Closeup of sprayed logo

3D printed spray paint stencils

At my university there was a party for all the nerds from computer science and communications engineering yesterday. This was the first opportunity to use the department’s new tables and benches. Although the risk of theft for these things is rather small in our environment we decided to mark the furniture with the logo of our university. The best way to do this is with spray paint and a stencil. Now we just needed a stencil of our university’s logo.

We can get access to a laser cutter but as it is not part of our own lab we are charged 5€ per minute of using it. What we have in our own lab is a 3D printer. So we decided not to cut the stecil, but to print it.

Most things you may want to spray paint have features that do not conect to the rest of the stecil. Therefore you need small bars connecting everthing into one single part. These bars are later visible on your sprayed surface as they also cover the object from the paint.

Here are the problems in our logo marked in red:

Notice all the small features in the signet on the left side.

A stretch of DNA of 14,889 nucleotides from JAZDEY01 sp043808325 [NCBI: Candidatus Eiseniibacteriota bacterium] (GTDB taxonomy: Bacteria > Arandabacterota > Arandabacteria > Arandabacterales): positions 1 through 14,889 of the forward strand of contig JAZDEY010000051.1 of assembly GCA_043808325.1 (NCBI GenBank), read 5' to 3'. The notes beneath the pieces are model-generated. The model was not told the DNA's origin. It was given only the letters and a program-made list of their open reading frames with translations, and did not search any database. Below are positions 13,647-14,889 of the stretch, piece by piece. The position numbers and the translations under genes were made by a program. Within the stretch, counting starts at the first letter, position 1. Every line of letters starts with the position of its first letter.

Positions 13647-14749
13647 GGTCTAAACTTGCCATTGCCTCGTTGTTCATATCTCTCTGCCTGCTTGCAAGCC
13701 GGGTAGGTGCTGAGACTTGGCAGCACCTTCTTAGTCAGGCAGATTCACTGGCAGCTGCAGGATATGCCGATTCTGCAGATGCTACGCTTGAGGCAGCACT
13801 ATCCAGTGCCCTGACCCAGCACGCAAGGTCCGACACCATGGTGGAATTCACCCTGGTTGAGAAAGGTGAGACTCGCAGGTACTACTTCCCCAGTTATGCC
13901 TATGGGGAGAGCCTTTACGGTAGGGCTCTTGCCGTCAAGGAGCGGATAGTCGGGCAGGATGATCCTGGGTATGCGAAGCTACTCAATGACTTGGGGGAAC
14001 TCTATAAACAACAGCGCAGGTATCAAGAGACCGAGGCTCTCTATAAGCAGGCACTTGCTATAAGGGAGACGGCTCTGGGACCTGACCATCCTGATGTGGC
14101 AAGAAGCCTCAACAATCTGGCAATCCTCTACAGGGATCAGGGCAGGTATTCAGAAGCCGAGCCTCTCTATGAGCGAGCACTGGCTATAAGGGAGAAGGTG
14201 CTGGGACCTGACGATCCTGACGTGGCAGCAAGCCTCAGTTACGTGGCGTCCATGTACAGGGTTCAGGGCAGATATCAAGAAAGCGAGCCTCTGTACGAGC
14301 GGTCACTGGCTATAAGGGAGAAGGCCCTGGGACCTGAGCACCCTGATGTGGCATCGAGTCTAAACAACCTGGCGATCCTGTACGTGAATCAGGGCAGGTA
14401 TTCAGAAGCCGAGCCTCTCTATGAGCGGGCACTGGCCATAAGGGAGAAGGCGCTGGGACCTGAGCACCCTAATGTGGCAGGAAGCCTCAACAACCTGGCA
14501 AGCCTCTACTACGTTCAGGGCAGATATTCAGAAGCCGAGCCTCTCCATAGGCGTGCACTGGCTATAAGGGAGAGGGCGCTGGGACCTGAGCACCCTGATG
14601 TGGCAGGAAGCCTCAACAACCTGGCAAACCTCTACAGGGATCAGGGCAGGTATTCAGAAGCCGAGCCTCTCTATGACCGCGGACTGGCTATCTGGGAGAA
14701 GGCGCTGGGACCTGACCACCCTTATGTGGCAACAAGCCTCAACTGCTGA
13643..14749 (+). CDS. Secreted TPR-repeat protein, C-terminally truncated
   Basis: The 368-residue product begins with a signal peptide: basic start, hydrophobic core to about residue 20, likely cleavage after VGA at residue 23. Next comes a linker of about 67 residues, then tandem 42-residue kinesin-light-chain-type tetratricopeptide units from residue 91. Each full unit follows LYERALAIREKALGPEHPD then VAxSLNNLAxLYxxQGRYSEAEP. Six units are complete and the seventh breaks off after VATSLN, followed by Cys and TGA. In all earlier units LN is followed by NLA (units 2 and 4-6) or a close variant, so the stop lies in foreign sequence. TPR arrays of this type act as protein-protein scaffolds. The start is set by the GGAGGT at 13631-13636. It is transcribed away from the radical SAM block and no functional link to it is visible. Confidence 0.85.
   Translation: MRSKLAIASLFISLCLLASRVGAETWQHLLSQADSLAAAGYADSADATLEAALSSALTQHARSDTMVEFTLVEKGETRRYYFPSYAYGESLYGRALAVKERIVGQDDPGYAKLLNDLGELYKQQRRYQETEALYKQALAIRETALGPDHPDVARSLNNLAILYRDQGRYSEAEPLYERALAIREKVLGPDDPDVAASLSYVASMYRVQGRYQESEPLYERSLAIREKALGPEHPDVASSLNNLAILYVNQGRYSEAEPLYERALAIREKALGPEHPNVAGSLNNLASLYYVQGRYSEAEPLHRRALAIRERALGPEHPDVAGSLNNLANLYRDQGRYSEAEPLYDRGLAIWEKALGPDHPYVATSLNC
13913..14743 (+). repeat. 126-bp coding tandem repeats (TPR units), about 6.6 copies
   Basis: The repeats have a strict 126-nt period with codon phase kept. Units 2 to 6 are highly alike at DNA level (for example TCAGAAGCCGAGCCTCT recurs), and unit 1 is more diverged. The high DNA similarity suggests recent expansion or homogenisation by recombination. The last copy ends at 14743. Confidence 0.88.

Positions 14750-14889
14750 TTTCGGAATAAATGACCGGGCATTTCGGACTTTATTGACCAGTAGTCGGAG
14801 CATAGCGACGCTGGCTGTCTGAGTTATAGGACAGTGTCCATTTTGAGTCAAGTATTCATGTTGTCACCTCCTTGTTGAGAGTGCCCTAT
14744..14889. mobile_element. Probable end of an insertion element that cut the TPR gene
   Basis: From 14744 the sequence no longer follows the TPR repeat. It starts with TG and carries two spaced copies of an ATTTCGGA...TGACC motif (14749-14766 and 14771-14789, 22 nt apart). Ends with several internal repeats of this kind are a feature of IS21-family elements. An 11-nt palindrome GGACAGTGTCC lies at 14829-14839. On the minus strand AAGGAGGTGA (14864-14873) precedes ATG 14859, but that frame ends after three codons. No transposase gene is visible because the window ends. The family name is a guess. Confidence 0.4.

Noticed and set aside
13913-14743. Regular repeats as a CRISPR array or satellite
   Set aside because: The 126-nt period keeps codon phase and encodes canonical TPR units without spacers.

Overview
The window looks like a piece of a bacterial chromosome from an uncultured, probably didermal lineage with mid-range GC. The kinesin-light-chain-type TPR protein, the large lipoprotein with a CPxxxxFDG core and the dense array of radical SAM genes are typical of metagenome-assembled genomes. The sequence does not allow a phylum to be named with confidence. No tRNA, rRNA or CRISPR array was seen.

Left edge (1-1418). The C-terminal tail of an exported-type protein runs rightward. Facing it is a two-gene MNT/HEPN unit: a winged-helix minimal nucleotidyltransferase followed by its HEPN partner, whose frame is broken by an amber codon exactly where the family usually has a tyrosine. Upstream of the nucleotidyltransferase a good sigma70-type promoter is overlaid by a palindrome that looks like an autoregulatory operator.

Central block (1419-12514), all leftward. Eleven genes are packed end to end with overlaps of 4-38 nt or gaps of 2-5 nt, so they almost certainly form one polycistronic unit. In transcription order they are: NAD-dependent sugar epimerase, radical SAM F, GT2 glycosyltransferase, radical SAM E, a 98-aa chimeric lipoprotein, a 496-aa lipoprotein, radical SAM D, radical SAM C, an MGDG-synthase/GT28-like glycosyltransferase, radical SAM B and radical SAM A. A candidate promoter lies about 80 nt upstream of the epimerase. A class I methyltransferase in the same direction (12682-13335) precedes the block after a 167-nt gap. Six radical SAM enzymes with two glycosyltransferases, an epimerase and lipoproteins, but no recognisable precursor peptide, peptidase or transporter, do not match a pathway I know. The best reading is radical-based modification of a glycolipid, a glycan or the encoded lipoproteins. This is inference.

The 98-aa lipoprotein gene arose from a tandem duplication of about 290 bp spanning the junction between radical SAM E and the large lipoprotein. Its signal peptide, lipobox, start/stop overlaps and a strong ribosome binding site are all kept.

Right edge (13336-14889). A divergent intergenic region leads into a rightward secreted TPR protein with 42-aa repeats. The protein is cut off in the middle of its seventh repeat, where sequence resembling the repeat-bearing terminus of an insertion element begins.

Now when you use a 3D printer there is no need for your connecting bars to be flat on the surface of your sprayed object. You can build small bridges in the air above the surface that allow the paint cloud to reach the area under the bridge.

So I set out to construct a stecil in my favourite 3D CAD program. The stecil is 2 millimeters thick to be nice and solid. The bridges are 4 millimeters above the painted object while being 1.5 millimeters wide. All bridges are contructed manually.

As our printer’s bed is not big enough I split the stecil in two parts and put them together afterwards with electrical tape.

The rest is shown in the images:

Final remarks

This is my first try to make a 3D printed stecil. There are some things you should watch for when doing this:

  1. Make features big enough. The main reason why I had to print it this big and in two parts were the very small features in the signet which the printer could not handle in the original size.
  2. Don’t use too much paint! I used way to much paint while spraying to get everything in solid colors but that results in much excess paint on your stecil that will drop everywhere. Especially if you have to paint many objects with your stecil this is critical. When painting the last few benches the signet was blocked with paint and you can barely read the text there.